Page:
Texas' ailing racing industry is planning an expensive gamble for survival – a $3 million campaign and lobbying effort to bring slot machines to the state's horse and dog tracks.
Texans for Economic Development, the umbrella group for track owners, breeders and other segments of the racing industry, has budgeted $1 million to contribute to campaigns in the 2008 legislative elections and $2 million for a lobbying effort to convince lawmakers that the tracks need slot machines to survive, the Austin American-Statesman reported Wednesday.
It's a tough sell. State lawmakers have brought up the possibility of slots at tracks in the past, but all efforts have failed under opposition to expanding gambling in Texas. Proponents want Texas voters to decide.
Group president Tommy Azopardi said the $1 million will be targeted at about a dozen races in the state House.
"It's not about Democrats and Republicans, it's not about the speaker's race," Mr. Azopardi said. "It's not about anything other than, 'Are you for VLTs [slot machines] or not?' "
The effort is sure to run into the same opposition that killed previous efforts when the Legislature reconvenes in regular session in January 2009. Opponents fear something that could mimic casino wagering found in Las Vegas and other wagering hot spots.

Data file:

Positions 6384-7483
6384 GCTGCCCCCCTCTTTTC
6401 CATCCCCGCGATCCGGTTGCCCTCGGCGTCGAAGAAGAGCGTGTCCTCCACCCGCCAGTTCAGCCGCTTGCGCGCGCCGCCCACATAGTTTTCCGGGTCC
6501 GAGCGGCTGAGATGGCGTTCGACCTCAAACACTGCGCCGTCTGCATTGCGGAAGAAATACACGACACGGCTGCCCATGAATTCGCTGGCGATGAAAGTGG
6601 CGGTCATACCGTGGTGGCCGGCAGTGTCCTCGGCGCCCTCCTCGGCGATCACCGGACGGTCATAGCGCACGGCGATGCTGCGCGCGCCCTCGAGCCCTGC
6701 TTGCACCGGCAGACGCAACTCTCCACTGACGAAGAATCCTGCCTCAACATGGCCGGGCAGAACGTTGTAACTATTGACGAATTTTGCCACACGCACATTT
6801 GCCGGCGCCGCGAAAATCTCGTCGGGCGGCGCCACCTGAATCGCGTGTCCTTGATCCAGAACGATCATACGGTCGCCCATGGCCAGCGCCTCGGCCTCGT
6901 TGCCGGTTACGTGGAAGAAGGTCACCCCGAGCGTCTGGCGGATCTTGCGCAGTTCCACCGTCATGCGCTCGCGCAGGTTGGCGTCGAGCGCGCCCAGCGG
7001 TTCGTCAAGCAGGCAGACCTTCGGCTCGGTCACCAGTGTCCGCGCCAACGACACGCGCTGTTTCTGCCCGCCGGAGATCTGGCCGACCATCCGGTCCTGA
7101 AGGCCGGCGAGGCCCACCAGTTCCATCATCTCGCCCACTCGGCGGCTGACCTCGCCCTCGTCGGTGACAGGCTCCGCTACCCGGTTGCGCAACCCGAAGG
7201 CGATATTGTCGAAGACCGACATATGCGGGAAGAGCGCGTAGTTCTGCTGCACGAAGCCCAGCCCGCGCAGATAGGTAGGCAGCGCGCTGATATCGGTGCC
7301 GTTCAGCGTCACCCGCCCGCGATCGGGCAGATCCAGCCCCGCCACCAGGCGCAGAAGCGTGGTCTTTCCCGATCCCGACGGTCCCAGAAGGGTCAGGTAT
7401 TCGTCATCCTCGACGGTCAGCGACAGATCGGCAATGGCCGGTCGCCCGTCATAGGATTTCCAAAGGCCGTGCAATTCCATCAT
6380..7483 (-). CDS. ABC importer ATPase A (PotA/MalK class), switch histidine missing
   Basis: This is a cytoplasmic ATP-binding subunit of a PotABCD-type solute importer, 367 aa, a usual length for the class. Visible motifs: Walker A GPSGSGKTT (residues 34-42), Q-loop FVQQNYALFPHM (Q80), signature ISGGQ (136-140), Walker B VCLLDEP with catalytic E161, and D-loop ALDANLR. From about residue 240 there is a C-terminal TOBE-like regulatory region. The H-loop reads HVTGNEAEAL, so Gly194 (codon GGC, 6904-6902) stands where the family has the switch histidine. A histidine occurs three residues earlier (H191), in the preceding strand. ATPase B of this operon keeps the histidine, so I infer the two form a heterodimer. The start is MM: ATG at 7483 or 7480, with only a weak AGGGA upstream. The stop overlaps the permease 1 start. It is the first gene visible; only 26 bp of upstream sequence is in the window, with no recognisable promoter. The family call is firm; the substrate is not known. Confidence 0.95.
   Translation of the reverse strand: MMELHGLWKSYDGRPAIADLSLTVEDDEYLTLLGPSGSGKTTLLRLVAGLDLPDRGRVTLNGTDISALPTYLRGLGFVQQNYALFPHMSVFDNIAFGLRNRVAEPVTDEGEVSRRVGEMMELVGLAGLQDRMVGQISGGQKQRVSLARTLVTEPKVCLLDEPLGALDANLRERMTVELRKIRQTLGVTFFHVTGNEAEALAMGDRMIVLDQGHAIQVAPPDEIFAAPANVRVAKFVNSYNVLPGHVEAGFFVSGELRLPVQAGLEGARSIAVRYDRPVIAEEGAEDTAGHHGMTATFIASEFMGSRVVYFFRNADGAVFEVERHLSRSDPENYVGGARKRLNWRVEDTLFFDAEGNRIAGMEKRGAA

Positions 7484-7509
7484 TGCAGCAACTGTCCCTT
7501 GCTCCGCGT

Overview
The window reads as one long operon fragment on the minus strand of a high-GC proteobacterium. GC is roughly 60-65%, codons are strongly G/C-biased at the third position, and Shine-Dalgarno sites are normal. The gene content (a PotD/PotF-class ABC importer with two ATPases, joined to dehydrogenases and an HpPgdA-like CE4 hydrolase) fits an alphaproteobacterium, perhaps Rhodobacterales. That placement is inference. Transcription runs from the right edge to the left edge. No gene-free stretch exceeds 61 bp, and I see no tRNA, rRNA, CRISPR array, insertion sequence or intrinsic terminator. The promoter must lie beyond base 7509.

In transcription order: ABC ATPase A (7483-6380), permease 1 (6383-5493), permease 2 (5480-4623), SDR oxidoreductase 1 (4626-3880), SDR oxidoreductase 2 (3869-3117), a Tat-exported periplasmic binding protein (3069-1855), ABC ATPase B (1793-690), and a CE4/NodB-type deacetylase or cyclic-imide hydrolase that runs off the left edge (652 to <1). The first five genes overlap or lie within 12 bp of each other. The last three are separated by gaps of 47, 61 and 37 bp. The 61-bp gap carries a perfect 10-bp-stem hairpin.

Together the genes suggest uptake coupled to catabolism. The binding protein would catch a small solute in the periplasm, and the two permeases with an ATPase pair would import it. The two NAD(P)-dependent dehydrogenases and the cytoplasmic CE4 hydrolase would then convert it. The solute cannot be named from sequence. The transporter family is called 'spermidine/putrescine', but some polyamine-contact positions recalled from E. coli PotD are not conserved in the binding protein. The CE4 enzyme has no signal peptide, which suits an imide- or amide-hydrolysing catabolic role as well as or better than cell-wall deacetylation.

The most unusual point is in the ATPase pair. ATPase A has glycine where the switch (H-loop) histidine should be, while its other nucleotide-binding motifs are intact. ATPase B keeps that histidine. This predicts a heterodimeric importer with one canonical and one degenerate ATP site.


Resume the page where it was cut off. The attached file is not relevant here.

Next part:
"It's not economic development," said Suzi Paynter, director of the Christian Life Commission associated with Texas Baptists. "It's pork to a few track owners. It's casino operators looking for a door into the state."
According to figures reported to the Texas Racing Commission, the state's seven major tracks are losing money, sometimes millions of dollars a year.
"The figures don't lie," Mr. Azopardi said.
The dog racing track in Corpus Christi is closing for a year, hoping the prospects for legislative help improve.
Mr. Azopardi said Texans should be allowed to decide the issue with a statewide vote.
"Until you let the people vote on this issue, it's not going away," he said.